Olympic snow still in short supply at Cypress
Olympic organizers have now shortened training, stepped up trucking of snow, and even turned to adding dry ice to the mix to make sure the venue is ready for the start of the Games.
With the Winter Games in Vancouver only a few days away, a continued topic of conversation among Olympic watchers remains the snow, or lack thereof, at Cypress Mountain.
Although Whistler, home to most of the skiing events, has plenty of the white powder, organizers haveto get Cypress Mountain ready to host events such as moguls and snowboarding. The enemy has been an unusually warm winter, combined with rain that has further eroded the snow at lower elevations at the venue.
In addition to continuing to shuttle in snow via trucks and helicopters, event planners have now shortened the amount of training time and added in dry ice to ensure that the courses, now built, remain ready to handle competition.
Organizers had already been using straw to replace snow for some of the bulk needed to construct the ski cross and snowboard cross events.
"We are still in the snow production business," said Tim Gayda, vice president of sport for the Vancouver Olympic Organizing Committee, in a briefing with reporters this week. However, he added that the competition spots themselves were in good shape, with efforts now focused on ensuring there is enough snow at places like the ski lifts and other areas needed for logistical purposes.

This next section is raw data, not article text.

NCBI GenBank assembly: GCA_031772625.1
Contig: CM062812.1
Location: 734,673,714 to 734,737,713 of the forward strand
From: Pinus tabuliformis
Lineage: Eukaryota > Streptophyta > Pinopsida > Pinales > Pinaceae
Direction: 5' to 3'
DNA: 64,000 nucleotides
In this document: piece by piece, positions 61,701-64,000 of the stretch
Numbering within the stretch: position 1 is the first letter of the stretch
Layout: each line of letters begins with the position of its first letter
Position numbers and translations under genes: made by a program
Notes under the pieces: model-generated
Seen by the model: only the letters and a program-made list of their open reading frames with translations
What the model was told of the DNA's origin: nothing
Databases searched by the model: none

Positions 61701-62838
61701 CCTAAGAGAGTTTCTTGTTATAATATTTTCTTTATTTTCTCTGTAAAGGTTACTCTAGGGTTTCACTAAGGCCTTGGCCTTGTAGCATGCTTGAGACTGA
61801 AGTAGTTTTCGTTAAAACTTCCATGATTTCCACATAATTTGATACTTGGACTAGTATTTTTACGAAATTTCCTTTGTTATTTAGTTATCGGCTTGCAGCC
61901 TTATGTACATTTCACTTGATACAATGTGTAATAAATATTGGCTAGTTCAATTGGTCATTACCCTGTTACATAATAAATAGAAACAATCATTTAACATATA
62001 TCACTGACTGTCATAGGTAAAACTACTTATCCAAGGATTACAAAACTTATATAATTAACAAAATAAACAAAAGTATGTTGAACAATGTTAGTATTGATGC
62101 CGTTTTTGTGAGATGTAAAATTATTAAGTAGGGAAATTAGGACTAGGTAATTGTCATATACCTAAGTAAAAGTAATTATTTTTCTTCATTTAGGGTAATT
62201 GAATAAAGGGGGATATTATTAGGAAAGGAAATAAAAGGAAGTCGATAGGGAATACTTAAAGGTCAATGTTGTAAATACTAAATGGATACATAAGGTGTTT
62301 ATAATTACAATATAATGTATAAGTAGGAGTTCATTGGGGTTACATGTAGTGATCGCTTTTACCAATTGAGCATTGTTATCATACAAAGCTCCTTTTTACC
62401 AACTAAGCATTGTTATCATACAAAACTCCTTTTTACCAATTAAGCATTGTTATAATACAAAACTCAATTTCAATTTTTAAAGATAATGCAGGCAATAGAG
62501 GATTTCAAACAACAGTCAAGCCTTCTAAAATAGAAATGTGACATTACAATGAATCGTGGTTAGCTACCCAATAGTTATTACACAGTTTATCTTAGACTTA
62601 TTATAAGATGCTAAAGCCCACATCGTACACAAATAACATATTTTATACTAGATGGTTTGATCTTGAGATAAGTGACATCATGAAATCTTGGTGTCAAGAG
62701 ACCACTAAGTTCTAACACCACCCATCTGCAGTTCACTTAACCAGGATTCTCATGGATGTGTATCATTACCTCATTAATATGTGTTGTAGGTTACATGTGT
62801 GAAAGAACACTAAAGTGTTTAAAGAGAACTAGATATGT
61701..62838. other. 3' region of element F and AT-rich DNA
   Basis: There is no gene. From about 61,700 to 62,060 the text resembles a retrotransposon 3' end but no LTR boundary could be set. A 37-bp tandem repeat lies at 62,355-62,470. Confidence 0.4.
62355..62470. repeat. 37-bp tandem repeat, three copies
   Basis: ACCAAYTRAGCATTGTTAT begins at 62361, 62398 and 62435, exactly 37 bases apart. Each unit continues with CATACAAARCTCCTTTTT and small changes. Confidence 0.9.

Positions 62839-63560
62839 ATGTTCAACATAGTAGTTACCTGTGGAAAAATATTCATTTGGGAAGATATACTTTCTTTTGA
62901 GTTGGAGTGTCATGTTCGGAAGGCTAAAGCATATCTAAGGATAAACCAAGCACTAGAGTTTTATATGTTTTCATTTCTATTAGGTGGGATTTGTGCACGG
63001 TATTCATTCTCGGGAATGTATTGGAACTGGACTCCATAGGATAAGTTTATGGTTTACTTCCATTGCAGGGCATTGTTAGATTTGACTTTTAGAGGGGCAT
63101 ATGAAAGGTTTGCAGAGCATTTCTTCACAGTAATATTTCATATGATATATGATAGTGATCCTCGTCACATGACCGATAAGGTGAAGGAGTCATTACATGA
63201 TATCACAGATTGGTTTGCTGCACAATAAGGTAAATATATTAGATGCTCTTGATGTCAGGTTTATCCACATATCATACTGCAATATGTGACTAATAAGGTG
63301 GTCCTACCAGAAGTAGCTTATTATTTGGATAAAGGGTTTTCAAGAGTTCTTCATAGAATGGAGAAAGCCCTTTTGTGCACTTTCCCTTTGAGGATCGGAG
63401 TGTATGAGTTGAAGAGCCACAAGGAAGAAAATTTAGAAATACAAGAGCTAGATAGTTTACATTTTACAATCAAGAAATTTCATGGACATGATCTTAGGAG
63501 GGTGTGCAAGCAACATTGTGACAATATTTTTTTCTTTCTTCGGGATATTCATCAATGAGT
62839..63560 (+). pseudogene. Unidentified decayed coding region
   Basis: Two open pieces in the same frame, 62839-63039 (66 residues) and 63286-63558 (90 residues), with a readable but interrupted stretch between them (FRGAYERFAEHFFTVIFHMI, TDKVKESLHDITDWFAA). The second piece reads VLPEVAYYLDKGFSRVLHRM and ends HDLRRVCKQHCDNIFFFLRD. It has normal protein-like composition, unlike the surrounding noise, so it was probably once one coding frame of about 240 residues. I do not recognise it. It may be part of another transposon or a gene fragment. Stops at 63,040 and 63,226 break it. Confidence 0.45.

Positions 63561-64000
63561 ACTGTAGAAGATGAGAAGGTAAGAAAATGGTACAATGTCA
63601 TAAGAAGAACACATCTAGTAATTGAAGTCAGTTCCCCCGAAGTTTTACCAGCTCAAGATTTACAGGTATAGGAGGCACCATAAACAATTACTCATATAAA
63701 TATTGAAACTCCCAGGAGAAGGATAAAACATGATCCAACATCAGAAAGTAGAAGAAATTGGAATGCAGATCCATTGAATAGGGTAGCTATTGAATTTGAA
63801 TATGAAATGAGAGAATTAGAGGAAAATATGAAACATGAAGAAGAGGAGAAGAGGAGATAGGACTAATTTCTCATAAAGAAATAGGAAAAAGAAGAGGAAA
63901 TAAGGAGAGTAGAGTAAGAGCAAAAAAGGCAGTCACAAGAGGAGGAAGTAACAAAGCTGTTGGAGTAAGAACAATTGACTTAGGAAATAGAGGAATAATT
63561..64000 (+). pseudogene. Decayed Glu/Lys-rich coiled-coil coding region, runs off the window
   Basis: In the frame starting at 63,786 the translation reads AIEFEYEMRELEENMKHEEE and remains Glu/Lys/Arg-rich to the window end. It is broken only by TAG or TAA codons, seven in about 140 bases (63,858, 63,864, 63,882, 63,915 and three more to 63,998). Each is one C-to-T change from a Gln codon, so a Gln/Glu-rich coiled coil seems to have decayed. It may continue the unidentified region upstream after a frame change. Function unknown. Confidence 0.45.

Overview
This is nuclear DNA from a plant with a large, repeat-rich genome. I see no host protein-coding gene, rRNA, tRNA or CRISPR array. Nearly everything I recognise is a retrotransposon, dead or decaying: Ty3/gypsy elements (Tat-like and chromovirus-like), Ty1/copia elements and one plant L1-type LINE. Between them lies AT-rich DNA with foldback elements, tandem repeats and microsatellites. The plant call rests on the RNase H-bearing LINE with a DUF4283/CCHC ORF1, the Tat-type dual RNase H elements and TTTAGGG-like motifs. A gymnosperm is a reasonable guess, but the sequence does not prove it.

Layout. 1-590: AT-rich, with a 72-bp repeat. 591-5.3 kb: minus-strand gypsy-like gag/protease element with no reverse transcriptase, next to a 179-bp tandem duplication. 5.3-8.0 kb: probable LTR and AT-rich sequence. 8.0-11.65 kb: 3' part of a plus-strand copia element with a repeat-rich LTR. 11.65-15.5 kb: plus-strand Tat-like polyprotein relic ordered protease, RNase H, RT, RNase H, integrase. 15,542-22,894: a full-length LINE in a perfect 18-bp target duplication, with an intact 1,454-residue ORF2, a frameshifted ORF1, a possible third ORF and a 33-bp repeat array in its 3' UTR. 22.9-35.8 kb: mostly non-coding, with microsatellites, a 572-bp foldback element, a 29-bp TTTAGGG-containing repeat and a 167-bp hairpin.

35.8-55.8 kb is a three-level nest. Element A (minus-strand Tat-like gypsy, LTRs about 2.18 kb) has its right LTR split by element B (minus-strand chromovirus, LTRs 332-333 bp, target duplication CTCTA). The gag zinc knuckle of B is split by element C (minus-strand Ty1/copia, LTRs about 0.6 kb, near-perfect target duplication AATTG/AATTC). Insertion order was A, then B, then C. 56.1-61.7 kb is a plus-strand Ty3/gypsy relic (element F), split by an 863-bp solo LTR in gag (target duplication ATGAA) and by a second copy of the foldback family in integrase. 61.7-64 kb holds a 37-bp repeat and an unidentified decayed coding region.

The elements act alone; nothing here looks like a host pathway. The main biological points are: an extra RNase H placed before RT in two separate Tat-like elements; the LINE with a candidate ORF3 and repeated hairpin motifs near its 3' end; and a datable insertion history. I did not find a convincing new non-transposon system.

Some training and warm-ups have been delayed or moved to Whistler to help ease the burden on Cypress. Moguls training at Cypress began on Monday, although reporters are not being allowed in to the site until Tuesday.
"We do not have anything to hide," Gayda told reporters earlier this week, adding that he was eager for them to get a chance to see the competition venue for themselves.
Meanwhile Arena Snowparks, which is helping construct the snowboarding half-pipe, said earlier this week that construction was nearly finished, quipping that the facility was also "98 percent straw free."
If organizers get truly desperate, one filmmaker has another suggestion. Lynne Kamm, the creator of "Spring," a film showing at the cultural festival that accompanies the Games, joked in a blog that maybe the folks at Cypress should take a cue from her film's protagonist.
"Our hero creates snowy slopes by using ice cream and the power of her imagination...maybe gelato could be a cheaper and greener solution for Vanoc," said Lynne Kamm, the writer and director of "Spring."
In any case, the first event at Cypress, women's moguls, is scheduled to take place on Saturday.
This is one of alooking at the technology that goes into the Winter Olympic Games. CNET's Ina Fried is covering that topic from various angles and will be in Vancouver for the Games, which start February 12.